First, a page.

For Americans, these prices are in those cheap Canadian dollars, so a good buy.  And you get to spend six whole days with moi, talking about textiles and weaving.

Wanna come play?

Monday, March 27, 2017

Right Answer

I make no secret that I use bamboo blinds as warp packing.  Usually I buy cheap ones, but they tend to wear out quickly - apparently I use them - a lot.

Yesterday I stopped at Jysk (a 'cheap' IKEA) to buy more and could not find any blinds.  Thinking that they sometimes put inventory in 'odd' places, I decided to walk the store and lo and behold, near the exit was a cart with wooden slat blinds.  Now, I don't usually buy this type of blind because they are more expensive than bamboo, but they were on sale for $5 each!

They are 140 cm wide and cut in half, that means I will have 10 blinds 70 cm wide.  This is a little narrower than I usually go, but since I rarely dress the Fanny with a warp much wider than 24", a 27" wide blind will be fine.  And a much higher quality blind so I figure I have enough warp packing to last the rest of my weaving life.

I sometimes see discussion about various kinds of warp packing on chat groups.  People love their paper.  People love their wooden slats.  People love their venetian blind slats.  I happen to love my wooden blinds.

Ultimately the 'right' answer to any question in weaving is that which gets you the results you desire.  

All I am suggesting is that if someone is having issues with their processes or tools, they might like to try something different.  If someone likes my results, they might like to try my approach.  If it doesn't work for them, then figure out what does.

The only 'correct' answer (in short form) in weaving depends.  Each person, each situation, each loom, each yarn, each studio space - each one may require a somewhat different answer to those I have found for myself.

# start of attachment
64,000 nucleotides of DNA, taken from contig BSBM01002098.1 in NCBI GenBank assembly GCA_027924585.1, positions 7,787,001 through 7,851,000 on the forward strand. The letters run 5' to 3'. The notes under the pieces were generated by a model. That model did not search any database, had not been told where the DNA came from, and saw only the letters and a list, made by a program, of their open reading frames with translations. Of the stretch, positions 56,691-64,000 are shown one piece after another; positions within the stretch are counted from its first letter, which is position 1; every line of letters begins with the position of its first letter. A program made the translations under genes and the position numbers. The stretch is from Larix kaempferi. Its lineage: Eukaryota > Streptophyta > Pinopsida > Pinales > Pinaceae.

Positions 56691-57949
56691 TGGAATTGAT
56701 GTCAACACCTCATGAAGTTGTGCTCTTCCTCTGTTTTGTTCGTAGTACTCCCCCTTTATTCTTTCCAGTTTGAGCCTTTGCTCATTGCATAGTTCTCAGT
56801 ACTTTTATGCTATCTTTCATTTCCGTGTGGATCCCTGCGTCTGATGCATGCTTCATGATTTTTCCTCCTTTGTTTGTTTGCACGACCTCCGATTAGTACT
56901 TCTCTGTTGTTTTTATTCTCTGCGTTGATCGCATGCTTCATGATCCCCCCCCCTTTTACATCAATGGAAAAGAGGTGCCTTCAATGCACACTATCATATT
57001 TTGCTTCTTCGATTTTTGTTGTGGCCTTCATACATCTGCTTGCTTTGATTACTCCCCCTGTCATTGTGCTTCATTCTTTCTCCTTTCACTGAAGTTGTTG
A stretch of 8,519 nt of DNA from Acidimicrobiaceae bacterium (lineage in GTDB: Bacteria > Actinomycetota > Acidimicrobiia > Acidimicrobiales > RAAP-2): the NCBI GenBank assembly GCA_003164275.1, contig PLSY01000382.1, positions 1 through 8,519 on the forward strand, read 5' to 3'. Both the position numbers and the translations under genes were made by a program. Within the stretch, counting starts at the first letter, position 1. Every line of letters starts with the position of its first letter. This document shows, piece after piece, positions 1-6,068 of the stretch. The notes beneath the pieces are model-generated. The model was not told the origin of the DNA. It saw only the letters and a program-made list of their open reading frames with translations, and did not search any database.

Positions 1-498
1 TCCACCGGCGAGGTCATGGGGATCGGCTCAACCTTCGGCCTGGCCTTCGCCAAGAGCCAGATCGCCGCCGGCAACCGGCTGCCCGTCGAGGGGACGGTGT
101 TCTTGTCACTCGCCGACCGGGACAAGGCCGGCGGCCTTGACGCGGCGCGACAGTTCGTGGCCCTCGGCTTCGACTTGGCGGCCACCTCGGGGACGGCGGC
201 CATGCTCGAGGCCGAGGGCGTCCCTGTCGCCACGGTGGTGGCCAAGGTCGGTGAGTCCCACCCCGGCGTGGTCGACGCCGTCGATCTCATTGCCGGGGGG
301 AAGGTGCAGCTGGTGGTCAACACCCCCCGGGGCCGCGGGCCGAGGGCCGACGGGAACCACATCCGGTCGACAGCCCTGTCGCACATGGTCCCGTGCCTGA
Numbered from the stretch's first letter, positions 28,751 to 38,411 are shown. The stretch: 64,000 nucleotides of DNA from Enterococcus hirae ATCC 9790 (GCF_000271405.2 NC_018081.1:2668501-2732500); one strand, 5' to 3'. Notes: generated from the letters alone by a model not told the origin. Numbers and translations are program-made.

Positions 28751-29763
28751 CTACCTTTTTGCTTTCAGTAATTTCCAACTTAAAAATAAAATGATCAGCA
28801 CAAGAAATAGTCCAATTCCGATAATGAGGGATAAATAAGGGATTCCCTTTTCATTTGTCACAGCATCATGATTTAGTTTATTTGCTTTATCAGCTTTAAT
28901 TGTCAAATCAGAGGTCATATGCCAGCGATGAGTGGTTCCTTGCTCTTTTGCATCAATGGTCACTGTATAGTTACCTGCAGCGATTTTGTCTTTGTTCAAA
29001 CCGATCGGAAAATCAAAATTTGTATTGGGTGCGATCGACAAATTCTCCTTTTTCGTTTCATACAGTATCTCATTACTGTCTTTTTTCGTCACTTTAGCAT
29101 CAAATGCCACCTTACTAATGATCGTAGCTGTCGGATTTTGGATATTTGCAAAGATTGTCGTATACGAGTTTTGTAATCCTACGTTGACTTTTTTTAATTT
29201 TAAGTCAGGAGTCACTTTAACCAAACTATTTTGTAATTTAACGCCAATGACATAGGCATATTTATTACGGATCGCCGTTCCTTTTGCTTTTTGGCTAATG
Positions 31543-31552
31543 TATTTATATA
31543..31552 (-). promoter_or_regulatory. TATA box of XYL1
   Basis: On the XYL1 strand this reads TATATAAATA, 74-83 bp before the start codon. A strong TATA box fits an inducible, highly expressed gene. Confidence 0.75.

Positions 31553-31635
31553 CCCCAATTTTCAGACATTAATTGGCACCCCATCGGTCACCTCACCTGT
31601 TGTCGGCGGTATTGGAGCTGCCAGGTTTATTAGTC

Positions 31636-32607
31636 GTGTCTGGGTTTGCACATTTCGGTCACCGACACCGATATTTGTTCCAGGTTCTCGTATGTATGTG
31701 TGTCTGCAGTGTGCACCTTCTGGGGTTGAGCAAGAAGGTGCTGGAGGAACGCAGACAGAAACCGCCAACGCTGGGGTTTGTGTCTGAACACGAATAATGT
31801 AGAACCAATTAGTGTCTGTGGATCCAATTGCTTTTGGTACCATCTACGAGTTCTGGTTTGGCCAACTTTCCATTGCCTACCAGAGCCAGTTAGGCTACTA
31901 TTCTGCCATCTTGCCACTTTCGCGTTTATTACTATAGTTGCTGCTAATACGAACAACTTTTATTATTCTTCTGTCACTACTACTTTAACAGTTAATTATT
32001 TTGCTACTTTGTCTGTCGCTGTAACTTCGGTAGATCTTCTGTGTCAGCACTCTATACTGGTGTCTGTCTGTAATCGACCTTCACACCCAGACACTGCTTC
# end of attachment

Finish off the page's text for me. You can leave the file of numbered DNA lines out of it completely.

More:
Try it.  Accept it.  Adapt it.  Reject it.  Do whatever it is that you need to do to find your happy place, make the cloth you intend to make.  Become your own 'expert' for your circumstances.

Discover the principles of the construction of cloth and choose your own road. The 'right' answer?  It depends.

Saturday, March 25, 2017

Rode Hard...

...put away wet.

My loom is approximately as old as I am.  It was 'rescued' from an art centre where it had languished for a number of years, getting used for anything anyone else wanted to use it for - none of it related in any way to weaving.

We drove to Alberta, through the Rockies (because that's the only way to get to Alberta) in February.  Not the greatest time to be driving through the mountains, but the art centre was anxious to get it gone.

We brought it home, Doug cleaned it up and retrofitted a newer style brake (friction fit instead of dog and pawl), changed the antique cords on both the rollers and the tie up/treadles and she has been my faithful sidekick for - well, more years than I can remember.  1999?

I had worked my way through a number of other looms, none of them quite what I wanted.  This elderly Leclerc Fanny counter balanced loom and I became fast friends very quickly.